In 2010, I wrote. “Diner at the End of the World” was a parody of science fiction “B” movies. Several of the actors really appreciated the subject matter, but I did end up with quite a few people on a tiny stage, which really put a strain on the young director. It was a large cast (14) for a short play, and I think some of the actors resented getting smaller roles. I felt good about the writing, though. This was the first year the writers were assigned a particular zany prop that had to be used in the story. I was given a giant wrench, which I had my trucker bring into the diner as a weapon, and it’s later used by one of the convicts to escape.
In February 2011, I directed. I was paired with an experienced playwright who was new in our area, but she’d participated in this type of thing before. Our prop was a yoke, and she wrote a bizarre little western with a vampire pony. Honestly, I think directing is the hardest job – trying to coordinate the gathering of props and costumes, getting the program information to the organizers to print, keeping the actors corralled and focused, and get it blocked to everyone’s satisfaction. I feel like the performance went really well.
This year, I wrote again. The process now includes two zany props, with instructions that they had to be an important part of the story (I don’t think they liked my limited use of the wrench), as well as a random number of zany phrases. Mine included: It’s comin’ down like a cow pissin’ on a flat rock; So when is Shanna coming back from New York?; and You just bought yourself a 5-gallon can of whoop-ass. The props were two (fake) stuffed birds. I decided to write a spy-thriller; the birds became a concealed weapon and a hidden camera. I also tried to use some of the actors’ special skills – I had a talented pianist so I had him playing a pianist, and I took advantage of actors with foreign language skills to internationalize the intrigue.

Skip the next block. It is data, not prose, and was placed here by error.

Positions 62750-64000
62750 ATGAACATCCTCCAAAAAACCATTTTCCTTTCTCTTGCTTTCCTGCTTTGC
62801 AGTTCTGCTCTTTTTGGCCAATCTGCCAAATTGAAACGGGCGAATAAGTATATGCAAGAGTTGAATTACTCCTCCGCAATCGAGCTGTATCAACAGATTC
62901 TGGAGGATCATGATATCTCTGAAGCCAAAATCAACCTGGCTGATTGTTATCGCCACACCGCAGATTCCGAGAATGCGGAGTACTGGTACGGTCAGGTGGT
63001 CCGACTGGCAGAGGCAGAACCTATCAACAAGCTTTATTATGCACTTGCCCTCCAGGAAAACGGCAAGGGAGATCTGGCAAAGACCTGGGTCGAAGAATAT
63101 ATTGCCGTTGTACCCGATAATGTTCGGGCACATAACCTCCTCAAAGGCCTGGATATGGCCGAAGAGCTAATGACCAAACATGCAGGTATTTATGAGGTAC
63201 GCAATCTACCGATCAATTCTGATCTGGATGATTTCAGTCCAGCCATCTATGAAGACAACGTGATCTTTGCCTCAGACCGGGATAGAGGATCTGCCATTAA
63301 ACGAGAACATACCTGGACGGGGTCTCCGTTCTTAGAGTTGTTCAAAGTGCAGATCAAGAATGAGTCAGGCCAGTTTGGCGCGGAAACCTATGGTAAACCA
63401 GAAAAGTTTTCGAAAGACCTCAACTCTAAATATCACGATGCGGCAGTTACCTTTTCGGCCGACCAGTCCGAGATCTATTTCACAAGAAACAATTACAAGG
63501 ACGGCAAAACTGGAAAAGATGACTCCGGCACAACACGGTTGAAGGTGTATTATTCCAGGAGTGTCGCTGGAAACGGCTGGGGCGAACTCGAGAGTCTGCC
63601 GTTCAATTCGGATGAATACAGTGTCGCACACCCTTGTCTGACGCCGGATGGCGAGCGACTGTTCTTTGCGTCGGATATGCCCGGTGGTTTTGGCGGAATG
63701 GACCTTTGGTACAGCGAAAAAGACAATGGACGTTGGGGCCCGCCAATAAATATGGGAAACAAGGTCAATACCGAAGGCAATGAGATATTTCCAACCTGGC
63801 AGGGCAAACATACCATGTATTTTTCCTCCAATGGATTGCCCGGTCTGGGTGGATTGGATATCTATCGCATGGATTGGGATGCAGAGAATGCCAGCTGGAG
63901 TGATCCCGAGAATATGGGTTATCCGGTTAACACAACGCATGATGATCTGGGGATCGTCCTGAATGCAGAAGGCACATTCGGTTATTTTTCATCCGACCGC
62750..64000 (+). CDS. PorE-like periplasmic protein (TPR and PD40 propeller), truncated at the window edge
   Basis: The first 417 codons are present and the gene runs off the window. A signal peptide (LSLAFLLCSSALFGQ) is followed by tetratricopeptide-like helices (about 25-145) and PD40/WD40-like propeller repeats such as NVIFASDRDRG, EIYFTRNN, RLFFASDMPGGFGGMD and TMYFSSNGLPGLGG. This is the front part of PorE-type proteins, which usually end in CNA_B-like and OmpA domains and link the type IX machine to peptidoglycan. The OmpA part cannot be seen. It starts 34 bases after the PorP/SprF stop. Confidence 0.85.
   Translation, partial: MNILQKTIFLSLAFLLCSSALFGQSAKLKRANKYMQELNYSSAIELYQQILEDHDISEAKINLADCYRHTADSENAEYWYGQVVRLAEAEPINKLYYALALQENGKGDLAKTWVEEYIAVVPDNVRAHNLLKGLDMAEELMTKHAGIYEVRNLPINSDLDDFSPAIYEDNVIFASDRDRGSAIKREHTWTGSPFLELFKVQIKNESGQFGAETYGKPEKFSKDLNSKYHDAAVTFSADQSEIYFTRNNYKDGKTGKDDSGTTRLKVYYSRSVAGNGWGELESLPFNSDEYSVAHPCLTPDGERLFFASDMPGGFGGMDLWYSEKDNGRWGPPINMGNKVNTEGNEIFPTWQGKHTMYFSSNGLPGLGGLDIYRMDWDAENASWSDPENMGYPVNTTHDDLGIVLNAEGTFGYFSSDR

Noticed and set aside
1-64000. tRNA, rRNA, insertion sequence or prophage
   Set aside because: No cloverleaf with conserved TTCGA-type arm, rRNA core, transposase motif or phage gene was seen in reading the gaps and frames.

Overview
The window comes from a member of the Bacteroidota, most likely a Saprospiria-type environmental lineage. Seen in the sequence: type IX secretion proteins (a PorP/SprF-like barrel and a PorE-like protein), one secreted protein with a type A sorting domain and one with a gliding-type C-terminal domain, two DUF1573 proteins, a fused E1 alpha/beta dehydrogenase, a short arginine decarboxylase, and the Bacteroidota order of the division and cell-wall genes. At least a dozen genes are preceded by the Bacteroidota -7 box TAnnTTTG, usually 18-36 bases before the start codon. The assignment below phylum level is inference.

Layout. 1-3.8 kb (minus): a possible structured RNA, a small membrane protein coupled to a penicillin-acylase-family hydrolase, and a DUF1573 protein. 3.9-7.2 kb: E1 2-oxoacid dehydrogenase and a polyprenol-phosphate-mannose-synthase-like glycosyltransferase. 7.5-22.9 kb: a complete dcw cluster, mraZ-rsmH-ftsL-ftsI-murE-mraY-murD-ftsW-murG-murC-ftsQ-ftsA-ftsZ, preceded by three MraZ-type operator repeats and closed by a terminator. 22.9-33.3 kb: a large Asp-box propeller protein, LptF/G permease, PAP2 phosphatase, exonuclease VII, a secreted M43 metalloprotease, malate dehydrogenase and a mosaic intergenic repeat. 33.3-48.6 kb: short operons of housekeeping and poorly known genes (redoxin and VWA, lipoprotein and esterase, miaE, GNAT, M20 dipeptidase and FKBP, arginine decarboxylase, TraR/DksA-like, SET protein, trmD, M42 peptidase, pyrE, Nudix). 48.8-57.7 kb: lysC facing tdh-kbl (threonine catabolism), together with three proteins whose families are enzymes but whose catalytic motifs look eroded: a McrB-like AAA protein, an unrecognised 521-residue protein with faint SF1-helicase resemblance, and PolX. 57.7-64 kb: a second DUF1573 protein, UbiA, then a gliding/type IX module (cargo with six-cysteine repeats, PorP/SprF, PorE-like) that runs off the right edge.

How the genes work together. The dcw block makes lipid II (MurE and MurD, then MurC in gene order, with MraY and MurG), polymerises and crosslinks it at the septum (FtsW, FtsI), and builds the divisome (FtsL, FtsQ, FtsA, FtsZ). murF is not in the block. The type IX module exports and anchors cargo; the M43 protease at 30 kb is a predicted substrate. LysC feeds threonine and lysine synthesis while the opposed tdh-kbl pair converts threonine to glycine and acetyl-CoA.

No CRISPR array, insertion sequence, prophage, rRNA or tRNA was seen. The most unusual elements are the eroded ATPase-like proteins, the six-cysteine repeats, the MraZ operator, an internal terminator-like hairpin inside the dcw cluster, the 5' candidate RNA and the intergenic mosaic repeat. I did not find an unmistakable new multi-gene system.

I started writing “Transactions” around 10:30 p.m. and finished about 3:30 a.m. After that, I puttered around gathering up props, and just waited for the director and cast to arrive at 7:00 a.m. I was there for the first read-through and for part of the initial blocking. My husband and I had some timing and transportation issues, so I had to leave around 9:30 a.m. or be stuck there all day, and I needed sleep. I returned at 4:00 p.m. for the dress rehearsal only to find that one of the actors decided to ad lib a lot of 4-letter words. Afterwards, I asked him not to cuss, because my momma was coming, which was true. I don’t want her to think I was the one dropping the f-bomb throughout. He didn’t cuss during the performance, but he did throw in a couple of Uncle Tom-style lines towards the end. I’m not sure if he resented the role as the hotel concierge (the largest role in the play) or if he just thought he was funnier than the script. That was the most disappointing aspect of the play. It got laughs and I received some nice compliments after the show, and I feel really good about the script.
If you have any questions about the process, want to find out how to get involved in the next “24 Hour Theatre” at Pensacola Little Theatre, or would like tips for putting on a production at your venue, I hope you’ll post here. I’d also love to hear from people who’ve been involved in a show like this about what your group did differently and what you thought of your experience.